Short Put Butterfly Options Strategy

Submitted by admin on Thu, 11/25/2021 - 23:09

This technique earns money if the underlying stock is outside the butterfly's wings at expiration.


A short put butterfly is formed by purchasing two puts at a middle strike and selling one put at each of the lower and upper strikes.
Upper and lower strikes (wings) must be equally spaced apart from the center strike (body), and all options must have the same expiration date.


The investor is hoping that the underlying stock is not in the wings at the time of option expiration.


This technique earns money if the underlying stock is outside the butterfly's wings at expiration.



  • Short 1 AAPL 165 put
  • Long 2 AAPL 160 puts
  • Short 1 AAPL 155 put



Received a net premium


Net premium earned for high strike vs. medium strike


To profit from a change in the underlying or an increase in implied volatility throughout the option's life.


The short call butterfly and the short put butterfly will have the same reward at expiry, assuming the identical strikes and expiration.

They may, however, differ in terms of their chance of being exercised early if the options expire in the money or the underlying stock pays a dividend.
While they both have comparable risk/reward profiles, this strategy varies from the long iron butterfly in that the positive cash flow comes immediately and any negative cash flow is unpredictable and would occur in the future.

Maximum Loss

The largest loss would occur if the underlying stock were to expire at the middle strike.
In such situation, the short put with the higher strike would be in the money, while the remaining options would expire worthless.
The loss would be the difference between the top and middle strikes (the wing and the body), less any premium for beginning the position.

Maximum Gain

The biggest profit would be realized if the underlying stock was not in the wings at expiry.
If the stock is above the upper strike, all options expire worthless; if the stock is below the lower strike, all options are exercised and cancel each other out for a profit of zero.
In either situation, the investor retains the premium earned on the position's initiation.


Profit and loss are both quite restricted.
In essence, a butterfly's value during expiration ranges between zero and the distance between either wing and the body.
When an investor sells a butterfly, he or she obtains a premium between the minimum and maximum values and gains if the butterfly's value decreases as expiration approaches.


The strategy is profitable if the underlying stock is above or below the lower strike by the amount of premium received to begin the position at expiration.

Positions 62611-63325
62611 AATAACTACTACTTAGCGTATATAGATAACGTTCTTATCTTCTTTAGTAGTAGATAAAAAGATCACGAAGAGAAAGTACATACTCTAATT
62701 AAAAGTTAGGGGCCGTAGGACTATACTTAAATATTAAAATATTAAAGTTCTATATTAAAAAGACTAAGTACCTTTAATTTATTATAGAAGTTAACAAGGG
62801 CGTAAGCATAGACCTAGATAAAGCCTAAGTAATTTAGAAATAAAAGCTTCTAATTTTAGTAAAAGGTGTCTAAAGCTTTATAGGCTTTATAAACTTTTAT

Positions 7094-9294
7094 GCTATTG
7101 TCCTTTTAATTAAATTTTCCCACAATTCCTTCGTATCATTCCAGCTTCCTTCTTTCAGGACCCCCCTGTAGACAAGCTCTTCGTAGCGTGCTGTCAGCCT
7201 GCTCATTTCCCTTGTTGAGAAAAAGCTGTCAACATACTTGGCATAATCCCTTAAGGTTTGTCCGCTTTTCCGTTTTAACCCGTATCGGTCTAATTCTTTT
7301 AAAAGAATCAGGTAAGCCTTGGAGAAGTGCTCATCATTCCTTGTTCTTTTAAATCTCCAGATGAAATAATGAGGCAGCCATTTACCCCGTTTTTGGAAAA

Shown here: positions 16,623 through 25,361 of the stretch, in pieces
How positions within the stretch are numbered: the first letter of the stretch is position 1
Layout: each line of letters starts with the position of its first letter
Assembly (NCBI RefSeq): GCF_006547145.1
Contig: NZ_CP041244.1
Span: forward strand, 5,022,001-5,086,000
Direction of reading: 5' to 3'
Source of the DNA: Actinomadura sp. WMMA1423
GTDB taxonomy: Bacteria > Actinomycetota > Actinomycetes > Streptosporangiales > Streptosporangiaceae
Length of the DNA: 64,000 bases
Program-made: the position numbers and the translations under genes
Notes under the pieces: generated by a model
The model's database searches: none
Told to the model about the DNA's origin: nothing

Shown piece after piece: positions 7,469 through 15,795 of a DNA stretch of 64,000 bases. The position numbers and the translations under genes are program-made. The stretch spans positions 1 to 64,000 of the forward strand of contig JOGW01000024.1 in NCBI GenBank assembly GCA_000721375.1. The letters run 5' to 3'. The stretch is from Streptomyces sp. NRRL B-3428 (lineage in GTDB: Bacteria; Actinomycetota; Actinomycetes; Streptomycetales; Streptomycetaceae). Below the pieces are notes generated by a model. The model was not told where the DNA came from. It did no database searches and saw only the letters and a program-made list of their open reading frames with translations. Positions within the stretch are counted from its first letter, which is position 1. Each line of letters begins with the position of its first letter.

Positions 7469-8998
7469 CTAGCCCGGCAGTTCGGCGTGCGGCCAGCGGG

In most cases, a rise in implied volatility will have a minor positive effect on this approach.

Time Deterioration

Time, on average, will have a negative effect on this technique if the butterfly's body is at the money, and a favorable effect if the butterfly's body is away from the money.

Assignment Danger

The short puts that constitute the butterfly's wings are exercisable at any time, whereas the investor choose when and if to execute the body.
The components of this position work in unison, and any early exercise might have a significant impact on the approach.
Due to the fact that the cost of carry can occasionally make it more advantageous to exercise a put option early, investors utilizing this method should exercise great caution if the butterfly goes into the money.

Additionally, bear in mind that a circumstance in which a stock is involved in a restructuring or capitalization event, such as a merger, takeover, spin-off, or special dividend, may radically deviate from usual expectations for early exercise of stock options.

Risk of Expiration

This strategy is subject to expiry.
If the stock is trading directly above or below either wing at expiry, the investor is unclear whether they will be assigned to that wing.
If the stock is approaching the lower wing, the investor will exercise their put options from the body and is almost guaranteed to be allocated on the upper wing; the risk is that they are not assigned on the lower wing.
If the stock is trading toward the top wing, the investor runs the danger of getting allocated at that level.
The underlying issue with assignment ambiguity is the possibility that the investor's position will be different than expected when the market reopens following expiry weekend, exposing the investor to weekend occurrences.